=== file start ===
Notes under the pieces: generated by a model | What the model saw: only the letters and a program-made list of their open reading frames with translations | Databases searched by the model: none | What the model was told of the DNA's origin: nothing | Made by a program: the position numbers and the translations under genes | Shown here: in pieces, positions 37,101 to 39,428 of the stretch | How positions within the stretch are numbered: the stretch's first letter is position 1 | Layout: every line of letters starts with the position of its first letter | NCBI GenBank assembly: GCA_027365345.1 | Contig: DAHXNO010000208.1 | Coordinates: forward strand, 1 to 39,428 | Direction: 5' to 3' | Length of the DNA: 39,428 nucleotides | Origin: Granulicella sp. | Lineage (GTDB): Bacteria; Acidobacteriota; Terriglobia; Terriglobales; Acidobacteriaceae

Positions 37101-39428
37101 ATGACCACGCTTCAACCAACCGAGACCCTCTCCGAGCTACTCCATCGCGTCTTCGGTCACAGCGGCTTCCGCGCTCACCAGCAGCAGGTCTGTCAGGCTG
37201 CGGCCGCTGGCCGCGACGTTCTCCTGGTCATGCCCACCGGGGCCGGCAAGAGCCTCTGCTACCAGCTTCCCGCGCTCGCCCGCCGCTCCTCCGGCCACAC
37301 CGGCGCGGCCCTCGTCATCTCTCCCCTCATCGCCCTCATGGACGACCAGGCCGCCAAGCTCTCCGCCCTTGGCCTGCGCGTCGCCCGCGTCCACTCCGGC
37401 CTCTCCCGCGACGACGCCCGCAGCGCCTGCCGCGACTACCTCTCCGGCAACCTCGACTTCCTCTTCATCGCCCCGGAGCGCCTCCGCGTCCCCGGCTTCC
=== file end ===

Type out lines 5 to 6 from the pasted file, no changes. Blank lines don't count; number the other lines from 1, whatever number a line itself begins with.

37301 CGGCGCGGCCCTCGTCATCTCTCCCCTCATCGCCCTCATGGACGACCAGGCCGCCAAGCTCTCCGCCCTTGGCCTGCGCGTCGCCCGCGTCCACTCCGGC
37401 CTCTCCCGCGACGACGCCCGCAGCGCCTGCCGCGACTACCTCTCCGGCAACCTCGACTTCCTCTTCATCGCCCCGGAGCGCCTCCGCGTCCCCGGCTTCC